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End of free carbon permits key to greening steel – Sandbag


21 Jun 2022 05:14

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21 Jun 2022 05:14

(Montel) A swifter end to free allowances distributed to industries in Europe’s carbon market is crucial for encouraging the embrace of technologies that can decarbonise steelmaking, climate think tank Sandbag said on Tuesday.

“The free allocation of emission permits under the EU ETS is an obstacle to a rapid transition to low-carbon steel,” Sandbag said in a report on the industry called “starting from scrap”. 

The European Commission has proposed gradually phasing out free allowances to certain industrial sectors including steel by 2035 as it introduces a carbon border adjustment mechanism (CBAM). This would tax the carbon intensity of imports into the EU.

Yet Sandbag estimated around 74% of European blast furnace capacity needs to be renovated this decade – with free allowances providing little incentive to modernise.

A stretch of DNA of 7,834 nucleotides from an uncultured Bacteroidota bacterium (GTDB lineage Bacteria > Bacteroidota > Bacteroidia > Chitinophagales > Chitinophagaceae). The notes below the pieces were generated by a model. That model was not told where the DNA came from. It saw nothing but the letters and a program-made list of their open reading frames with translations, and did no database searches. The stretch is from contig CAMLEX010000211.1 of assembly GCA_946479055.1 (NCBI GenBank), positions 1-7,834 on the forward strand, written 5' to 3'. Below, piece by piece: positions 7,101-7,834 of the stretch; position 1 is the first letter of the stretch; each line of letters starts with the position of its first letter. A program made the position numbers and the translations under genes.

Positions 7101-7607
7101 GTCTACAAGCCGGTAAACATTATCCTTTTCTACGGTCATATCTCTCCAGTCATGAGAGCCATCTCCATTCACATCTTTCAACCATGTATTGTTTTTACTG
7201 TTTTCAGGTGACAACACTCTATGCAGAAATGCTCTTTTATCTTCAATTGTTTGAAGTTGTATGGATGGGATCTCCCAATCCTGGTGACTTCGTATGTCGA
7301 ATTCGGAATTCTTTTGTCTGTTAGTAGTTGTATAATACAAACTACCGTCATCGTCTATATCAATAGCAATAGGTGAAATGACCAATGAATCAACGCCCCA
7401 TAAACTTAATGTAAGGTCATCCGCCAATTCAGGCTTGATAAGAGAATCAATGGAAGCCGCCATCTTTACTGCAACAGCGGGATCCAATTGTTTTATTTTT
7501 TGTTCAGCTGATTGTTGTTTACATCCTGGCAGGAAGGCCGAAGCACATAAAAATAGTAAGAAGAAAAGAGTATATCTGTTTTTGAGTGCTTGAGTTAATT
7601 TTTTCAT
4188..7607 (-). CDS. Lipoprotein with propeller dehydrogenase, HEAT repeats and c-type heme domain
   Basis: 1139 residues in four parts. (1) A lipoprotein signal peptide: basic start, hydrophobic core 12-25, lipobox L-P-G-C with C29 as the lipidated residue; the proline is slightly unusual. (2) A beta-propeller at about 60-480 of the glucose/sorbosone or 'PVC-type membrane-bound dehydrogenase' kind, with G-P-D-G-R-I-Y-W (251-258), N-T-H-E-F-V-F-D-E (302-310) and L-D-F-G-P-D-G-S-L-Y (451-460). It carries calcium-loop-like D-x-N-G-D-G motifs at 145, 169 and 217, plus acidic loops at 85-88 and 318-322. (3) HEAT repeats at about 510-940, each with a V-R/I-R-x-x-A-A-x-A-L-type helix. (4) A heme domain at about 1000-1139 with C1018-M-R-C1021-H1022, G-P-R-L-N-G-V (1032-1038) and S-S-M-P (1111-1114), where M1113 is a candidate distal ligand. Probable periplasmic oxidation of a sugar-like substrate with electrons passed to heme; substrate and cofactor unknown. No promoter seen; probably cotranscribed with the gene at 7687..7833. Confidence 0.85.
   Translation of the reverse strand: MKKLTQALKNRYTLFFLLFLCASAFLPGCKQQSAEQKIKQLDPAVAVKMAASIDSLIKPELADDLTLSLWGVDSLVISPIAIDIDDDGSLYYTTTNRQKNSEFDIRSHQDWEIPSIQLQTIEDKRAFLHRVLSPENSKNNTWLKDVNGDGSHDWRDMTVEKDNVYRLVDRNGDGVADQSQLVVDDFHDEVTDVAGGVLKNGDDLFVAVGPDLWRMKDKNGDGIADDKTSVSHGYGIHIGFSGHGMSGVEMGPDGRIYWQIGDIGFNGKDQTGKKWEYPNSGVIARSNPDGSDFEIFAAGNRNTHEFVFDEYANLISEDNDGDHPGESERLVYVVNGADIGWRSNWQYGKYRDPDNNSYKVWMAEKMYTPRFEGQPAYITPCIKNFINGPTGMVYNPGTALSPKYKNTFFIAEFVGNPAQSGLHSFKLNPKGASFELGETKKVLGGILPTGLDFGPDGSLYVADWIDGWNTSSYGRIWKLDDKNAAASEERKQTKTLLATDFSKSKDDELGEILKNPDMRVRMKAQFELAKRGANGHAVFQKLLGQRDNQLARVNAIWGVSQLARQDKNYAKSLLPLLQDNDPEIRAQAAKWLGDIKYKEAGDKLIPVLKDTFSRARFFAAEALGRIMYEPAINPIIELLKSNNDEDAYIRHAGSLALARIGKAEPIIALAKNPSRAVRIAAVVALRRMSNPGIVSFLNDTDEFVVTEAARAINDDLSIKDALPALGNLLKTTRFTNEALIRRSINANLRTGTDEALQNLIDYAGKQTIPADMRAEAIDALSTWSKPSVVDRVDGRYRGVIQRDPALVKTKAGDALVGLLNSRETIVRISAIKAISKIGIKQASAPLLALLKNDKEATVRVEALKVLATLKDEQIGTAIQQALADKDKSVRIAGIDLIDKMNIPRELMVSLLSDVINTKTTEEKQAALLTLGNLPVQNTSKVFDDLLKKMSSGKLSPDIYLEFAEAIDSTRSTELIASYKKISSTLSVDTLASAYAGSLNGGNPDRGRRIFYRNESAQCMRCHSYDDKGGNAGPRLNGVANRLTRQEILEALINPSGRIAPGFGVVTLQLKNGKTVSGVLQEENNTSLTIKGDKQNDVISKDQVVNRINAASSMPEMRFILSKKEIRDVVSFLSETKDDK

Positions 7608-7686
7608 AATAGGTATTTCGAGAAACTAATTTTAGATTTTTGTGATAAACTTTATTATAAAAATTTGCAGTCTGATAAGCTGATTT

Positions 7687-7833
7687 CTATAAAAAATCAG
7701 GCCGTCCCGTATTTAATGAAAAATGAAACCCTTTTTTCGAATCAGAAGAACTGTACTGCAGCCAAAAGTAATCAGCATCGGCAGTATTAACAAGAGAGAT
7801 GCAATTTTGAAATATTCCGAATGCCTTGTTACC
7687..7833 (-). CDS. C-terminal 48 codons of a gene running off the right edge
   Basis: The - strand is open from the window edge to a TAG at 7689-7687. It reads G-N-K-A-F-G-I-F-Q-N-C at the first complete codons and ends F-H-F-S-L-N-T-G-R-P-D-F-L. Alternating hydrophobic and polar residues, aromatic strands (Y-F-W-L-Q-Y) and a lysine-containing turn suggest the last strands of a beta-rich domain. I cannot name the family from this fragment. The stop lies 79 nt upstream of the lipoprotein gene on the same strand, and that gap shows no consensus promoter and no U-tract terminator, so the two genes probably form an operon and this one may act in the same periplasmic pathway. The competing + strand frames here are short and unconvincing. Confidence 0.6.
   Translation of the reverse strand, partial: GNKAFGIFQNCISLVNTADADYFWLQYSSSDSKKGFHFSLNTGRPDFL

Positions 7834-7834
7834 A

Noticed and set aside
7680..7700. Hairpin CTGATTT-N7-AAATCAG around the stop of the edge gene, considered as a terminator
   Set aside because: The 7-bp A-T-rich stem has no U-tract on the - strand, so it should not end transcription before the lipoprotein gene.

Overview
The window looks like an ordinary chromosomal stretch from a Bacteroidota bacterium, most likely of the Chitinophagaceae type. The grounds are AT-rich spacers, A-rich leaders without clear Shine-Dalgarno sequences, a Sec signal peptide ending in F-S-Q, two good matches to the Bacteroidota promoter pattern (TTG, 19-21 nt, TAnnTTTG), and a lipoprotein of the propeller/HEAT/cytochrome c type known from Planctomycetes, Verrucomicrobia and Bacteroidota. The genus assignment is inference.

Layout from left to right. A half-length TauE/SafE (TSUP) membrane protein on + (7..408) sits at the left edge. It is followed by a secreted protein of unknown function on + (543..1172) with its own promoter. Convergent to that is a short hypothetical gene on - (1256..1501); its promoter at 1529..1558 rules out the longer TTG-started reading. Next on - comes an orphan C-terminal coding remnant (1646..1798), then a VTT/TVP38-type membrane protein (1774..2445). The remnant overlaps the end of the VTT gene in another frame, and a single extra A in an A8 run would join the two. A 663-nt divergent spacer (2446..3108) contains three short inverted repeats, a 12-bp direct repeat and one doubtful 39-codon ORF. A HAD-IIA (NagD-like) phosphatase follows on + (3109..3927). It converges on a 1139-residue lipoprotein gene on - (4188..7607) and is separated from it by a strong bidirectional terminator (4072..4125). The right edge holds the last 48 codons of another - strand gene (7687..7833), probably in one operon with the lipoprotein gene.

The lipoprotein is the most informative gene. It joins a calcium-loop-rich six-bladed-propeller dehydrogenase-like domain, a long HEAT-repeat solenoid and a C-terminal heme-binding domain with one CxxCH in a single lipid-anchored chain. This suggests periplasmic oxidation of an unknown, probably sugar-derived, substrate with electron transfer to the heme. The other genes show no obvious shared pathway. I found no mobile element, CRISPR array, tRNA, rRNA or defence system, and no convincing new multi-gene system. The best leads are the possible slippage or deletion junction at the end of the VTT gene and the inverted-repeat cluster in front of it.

“Most of the costs of transitioning towards low-carbon steel production fall within the range of carbon prices recently seen in the EU ETS, which suggests that market forces should be sufficient to incentivise the transition. However, the price signal created by the EU ETS is largely cancelled by the free allocation of emission allowances to steel plants, which tends to lock in existing production methods.”

Sandbag estimated Europe’s steel sector could cut its emissions 55% by 2030 if modernisations this decade involved a switch to electric arc furnaces. It estimated this in turn would raise power consumption by 45 TWh and increase either natural gas use by 18.2bcm or hydrogen by 4.2m tonnes. 

EU plans to transition from free allowances to taxing foreign competition would need to take place “much faster” than proposed, Sandbag said. 

CBAM protection

“An immediate replacement would not negatively affect producers selling to the domestic market, thanks to the new protection brought by the CBAM.”

The European Parliament this week plans to make a second attempt at agreeing on proposals to align the carbon market’s rules more closely with international climate goals. 

An initial attempt earlier this month collapsed on the vexed issue of when to phase out free allowances. A compromise reached last week looks set to suggest an end date of 2032.


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